What Power Does an Executor of a Will Have?
The Executor of a Will has the responsibility of sorting out someone’s Estate after they die. In many cases this includes applying for Probate and distributing any assets (property, savings and possessions) according to the wishes set out in the Will.
It’s an important job and there’s often a lot of work to be done. If there’s more than one Executor, then the Executors may choose to share the responsibility and split the duties up between them, or one Executor may decide to take on the role while others step back.
If you’re an Executor and you’d like professional help with applying for Probate, dealing with Inheritance Tax or administering an Estate, get in touch with our Probate Solicitors for expert legal advice and support.
We offer a friendly, no-obligation chat about your options.
What an Executor Can and Cannot Do
The role of Executor is essential but there are things that an Executor can and cannot do.
What Can an Executor Do?
The legal responsibilities of an Executor usually include:
- Registering the death
- Getting copies of the Will
- Arranging the funeral if it’s been requested of them in the Will
- Notifying banks, insurance and utility providers about the death
- Applying for a Grant of Probate
- Valuing the Estate assets
- Paying any outstanding bills and debts
- Calculating and paying any taxesg. Inheritance Tax, Capital Gains
- Providing a complete set of Estate accounts
- Contacting Beneficiaries
- Distributing assets and funds to Beneficiaries according to the Will
- Closing the Estate
As well as the above, Executors might have to make decisions about things that weren’t expressed in the Will. For example, who’s going to look after any pets that were left behind?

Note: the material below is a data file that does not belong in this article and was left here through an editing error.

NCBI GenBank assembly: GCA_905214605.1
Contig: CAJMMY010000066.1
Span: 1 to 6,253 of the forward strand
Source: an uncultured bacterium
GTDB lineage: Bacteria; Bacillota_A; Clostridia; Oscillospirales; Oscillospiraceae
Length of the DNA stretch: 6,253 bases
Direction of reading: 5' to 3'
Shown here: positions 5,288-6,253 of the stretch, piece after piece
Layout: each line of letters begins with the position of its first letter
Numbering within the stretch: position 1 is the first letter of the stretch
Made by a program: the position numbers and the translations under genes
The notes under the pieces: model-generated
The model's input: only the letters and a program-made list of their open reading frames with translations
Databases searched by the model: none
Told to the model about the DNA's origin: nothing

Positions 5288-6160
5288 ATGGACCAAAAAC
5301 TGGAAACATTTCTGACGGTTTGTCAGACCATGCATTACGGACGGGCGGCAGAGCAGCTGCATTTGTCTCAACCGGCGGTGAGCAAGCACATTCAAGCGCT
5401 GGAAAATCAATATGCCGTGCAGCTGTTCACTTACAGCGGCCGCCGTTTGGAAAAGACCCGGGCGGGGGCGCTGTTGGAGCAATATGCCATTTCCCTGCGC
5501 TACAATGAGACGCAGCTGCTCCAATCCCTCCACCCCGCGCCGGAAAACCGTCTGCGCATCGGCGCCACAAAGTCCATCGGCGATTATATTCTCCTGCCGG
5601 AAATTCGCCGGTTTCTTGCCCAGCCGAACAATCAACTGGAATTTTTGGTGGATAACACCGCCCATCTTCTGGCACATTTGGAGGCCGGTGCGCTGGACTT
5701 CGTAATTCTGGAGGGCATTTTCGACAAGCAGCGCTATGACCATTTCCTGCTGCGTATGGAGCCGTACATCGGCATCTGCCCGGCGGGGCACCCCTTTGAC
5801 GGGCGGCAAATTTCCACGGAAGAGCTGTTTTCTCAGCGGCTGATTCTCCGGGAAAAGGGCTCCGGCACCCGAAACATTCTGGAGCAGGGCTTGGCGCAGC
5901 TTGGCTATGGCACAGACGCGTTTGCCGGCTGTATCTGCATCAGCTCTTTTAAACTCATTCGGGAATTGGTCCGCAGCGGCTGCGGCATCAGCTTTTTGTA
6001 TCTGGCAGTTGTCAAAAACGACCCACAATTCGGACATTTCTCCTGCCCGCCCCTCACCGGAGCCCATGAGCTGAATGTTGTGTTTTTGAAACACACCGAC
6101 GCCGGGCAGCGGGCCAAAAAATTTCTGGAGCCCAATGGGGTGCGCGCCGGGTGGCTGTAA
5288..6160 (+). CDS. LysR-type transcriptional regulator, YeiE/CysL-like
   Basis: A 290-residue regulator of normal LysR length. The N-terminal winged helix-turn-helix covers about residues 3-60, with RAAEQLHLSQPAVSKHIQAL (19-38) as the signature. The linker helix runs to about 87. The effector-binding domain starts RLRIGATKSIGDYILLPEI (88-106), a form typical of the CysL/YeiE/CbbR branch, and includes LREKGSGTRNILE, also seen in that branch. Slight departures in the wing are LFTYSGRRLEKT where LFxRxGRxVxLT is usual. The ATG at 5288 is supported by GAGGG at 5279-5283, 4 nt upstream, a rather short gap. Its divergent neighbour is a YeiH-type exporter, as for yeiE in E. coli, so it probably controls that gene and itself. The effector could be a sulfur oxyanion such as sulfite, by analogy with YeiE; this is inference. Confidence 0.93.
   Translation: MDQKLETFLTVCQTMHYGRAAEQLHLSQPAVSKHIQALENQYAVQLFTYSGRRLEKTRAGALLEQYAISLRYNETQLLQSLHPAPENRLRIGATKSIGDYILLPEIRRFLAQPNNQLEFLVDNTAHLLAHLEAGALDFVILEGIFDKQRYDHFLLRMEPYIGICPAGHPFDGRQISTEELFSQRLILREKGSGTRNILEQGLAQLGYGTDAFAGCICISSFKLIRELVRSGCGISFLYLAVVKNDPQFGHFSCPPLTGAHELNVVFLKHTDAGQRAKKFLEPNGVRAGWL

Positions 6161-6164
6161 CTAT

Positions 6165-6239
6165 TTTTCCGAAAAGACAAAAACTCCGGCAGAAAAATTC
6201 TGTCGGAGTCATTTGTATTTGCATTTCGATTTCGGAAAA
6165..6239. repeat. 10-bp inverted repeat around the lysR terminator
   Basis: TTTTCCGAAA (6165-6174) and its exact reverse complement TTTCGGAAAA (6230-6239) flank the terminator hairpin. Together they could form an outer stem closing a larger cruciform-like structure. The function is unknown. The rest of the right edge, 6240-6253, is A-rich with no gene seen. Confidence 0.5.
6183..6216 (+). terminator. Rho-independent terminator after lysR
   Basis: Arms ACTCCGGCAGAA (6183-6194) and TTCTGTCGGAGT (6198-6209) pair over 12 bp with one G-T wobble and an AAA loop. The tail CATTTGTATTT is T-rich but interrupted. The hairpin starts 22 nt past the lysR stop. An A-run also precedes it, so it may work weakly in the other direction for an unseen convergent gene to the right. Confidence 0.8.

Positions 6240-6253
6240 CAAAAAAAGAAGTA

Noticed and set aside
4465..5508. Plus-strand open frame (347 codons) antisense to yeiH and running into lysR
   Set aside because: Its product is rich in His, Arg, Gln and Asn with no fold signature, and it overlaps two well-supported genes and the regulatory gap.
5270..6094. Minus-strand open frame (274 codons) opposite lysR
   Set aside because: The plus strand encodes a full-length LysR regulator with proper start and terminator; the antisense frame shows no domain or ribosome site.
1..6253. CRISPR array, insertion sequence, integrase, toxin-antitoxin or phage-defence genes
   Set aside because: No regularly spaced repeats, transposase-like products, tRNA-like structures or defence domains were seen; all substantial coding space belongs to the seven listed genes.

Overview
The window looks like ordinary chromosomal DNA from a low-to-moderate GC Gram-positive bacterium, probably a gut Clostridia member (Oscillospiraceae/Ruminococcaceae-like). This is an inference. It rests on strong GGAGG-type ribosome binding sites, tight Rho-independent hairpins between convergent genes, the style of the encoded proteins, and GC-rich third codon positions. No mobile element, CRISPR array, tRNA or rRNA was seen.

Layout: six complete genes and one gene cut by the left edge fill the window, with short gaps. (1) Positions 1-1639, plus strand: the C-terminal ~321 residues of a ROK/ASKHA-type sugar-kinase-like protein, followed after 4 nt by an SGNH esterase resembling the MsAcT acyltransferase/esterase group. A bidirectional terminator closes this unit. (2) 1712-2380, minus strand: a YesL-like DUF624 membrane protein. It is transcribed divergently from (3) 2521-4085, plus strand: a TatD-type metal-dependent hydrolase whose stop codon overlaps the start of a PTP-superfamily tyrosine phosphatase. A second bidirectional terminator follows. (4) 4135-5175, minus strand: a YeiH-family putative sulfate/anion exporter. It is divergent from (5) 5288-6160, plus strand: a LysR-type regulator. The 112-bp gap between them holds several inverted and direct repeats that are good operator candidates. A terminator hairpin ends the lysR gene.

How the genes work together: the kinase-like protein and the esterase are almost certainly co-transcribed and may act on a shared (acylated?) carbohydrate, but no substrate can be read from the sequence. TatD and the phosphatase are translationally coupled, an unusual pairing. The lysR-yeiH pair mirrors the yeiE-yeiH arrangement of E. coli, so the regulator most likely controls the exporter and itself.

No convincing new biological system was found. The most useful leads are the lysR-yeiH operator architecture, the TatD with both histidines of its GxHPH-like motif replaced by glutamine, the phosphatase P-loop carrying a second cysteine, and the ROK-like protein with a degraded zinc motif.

What Can’t an Executor Do?
There are a few things that Executors don’t have the authority to do, both before and during the Probate process.
Before Probate, an Executor cannot:
- Start executing the Will before the Testator (creator of the Will) has died
- Sign a Will on behalf of the Testator
- Start administering the Estate before being officially appointed as Executor by law
- Sell any property or assets
Once the Executor has applied for Probate, they cannot:
- Amend any details in the Will
- Remove other Executors from the Will (only the Court can do this)
- Add more Executors to the Will
- Stop Beneficiaries or other interested parties from contesting a Will
- Refuse contact with Beneficiaries
- Delay payments, unless there’s a legitimate reason by law
- Steal any money or assets from the Estate
- Sell assets for a lower value than what they’re worth and without the agreement of Beneficiaries
People will usually choose a close friend or family member who they trust as their Executor, and most Executors will act responsibly. However, if it is found that an Executor is mismanaging the Estate, this can have serious consequences, such as the Executor being forcibly removed by the Court.
Dealing with a Difficult Executor
Sadly, Executor disputes happen. It might be that the Executor does not distribute the Estate after Probate, or you think they’re not handling the Estate properly, or they might be withholding the Will from you.
Sometimes you can resolve disputes through good communication with the Executor, and hopefully reach an agreement together.
But if you’re still having trouble with an Executor, you can either try mediation with a professional mediator, or in more serious cases, go to Court to get the Executor removed. Our Contentious Probate Solicitors can advise and support you with both of these.
Get in Touch
Whether you’re a Beneficiary having trouble with an Executor, or you’re an Executor who needs help applying for a Grant of Probate or Estate administration, we can help you.
Our expert Probate Solicitors offer a friendly and straightforward service, which can be tailored to your needs. Get in touch to see how we can help you.
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